Wednesday, February 25, 2015


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Okay, let’s talk about flashbacks.  Flashbacks are an important part of most narrative storytelling, as we all experience those times when we think about our distant past.  So, it’s really important to learn how to write them well.

A heads-up: while there is some objective advice in today’s post, such as the mechanics of flashbacks, I want you to be aware that there is also a lot of my personal opinion in here. My opinion is not law.  I think it’s good advice, but I’m not conceited enough to think that my way is the only way.

Something that I see a lot from new writers (and occasionally from experienced ones) is that they indicate flashbacks using italics. This can in fact be done.  It’s not a bad method per se – in fact, Jay Kristoff uses it in Stormdancer.  (While Stormdancer is his breakthrough novel, I doubt that he’s a writing rookie.) He also uses another method commonly used – using line, chapter, or page breaks to demarcate (set apart) where the flashback begins and ends. I do think it’s a little ungraceful, but it works and it didn’t ruin the story for me. Even one of my favorite authors uses this in one of his series, but the flashbacks he wrote without this method were far superior.

Another way to write flashbacks, by way of explaining history, is to use the character’s dreams. It’s really easy to do it this way, but easy does not equal awesome. Personally, I really dislike this. It’s overused and a little unrealistic, since most people don't dream exact scenes from their pasts. It can work, such as in cases of PTSD where people really do re-live what happened in their dreams.  If you’ve done this in your writing, don’t feel bad. I’m not saying you are a bad writer or anything like that.  I’m not even saying you have to change it – after all, it’s your story, and only you can make that decision. But it is kind of an easy way out, and the easy way out isn’t generally the best way.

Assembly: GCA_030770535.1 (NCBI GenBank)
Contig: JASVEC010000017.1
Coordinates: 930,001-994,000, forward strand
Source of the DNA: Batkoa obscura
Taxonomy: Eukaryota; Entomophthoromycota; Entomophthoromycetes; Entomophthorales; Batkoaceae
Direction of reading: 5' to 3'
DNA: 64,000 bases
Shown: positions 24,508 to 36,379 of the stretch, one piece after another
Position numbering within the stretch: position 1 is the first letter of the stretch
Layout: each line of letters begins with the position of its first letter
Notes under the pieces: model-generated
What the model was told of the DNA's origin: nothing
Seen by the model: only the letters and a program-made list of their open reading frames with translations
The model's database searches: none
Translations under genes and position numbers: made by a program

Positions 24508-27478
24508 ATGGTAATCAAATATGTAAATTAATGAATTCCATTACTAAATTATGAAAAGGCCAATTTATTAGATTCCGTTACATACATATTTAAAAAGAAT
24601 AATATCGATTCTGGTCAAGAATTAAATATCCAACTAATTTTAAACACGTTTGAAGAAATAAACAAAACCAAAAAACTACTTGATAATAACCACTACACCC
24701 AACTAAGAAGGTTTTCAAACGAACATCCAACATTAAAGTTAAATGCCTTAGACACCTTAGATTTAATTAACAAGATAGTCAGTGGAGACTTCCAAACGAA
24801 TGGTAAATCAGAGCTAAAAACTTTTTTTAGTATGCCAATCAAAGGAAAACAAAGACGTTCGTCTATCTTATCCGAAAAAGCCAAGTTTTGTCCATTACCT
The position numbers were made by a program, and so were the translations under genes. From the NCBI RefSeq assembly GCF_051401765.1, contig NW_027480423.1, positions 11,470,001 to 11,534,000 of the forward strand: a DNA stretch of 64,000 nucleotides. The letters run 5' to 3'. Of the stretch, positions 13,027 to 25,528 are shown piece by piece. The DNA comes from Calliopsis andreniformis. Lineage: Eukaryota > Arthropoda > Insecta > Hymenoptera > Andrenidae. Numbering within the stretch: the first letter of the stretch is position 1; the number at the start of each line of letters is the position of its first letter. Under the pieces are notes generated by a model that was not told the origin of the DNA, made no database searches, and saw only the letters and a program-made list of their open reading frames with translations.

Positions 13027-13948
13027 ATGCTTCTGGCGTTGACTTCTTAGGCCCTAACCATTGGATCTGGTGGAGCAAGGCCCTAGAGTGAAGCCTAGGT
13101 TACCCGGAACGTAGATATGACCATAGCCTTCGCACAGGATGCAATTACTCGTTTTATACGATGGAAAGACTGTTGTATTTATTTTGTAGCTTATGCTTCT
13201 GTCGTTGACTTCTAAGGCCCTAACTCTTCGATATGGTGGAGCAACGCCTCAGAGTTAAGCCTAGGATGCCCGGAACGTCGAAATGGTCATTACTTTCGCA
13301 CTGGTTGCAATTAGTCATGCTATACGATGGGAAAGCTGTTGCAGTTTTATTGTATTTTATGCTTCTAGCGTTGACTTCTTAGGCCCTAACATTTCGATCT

An exception to this is for letting characters relive traumatic events, but it works best if you only give the tiiiiniest little tease. It leaves the reader hungry for more. If you do the whole memory in a dream, in one big clump, it can disrupt the flow.

The preferred way, at least according to academics, is the in-story flashback.  This, instead of being set apart by visual aids or dreams, is set apart by tense changes.  This is the way I was taught to write flashbacks in either my junior or senior year of high school. (The curriculum I used was Writing Strands, which is a great resource if you ever want to look at it over a summer or something like that.) There are a set of pretty rigid rules as far as using the tense changes themselves, but don’t worry – there’s still plenty of room for creativity.

Before we get to the tense rules of writing a flashback, I’d like to put in my two cents about all of this. Every single method I’ve listed can be used to write flashbacks, and every single method can be used well.  However, the first two have disadvantages that the third one doesn’t.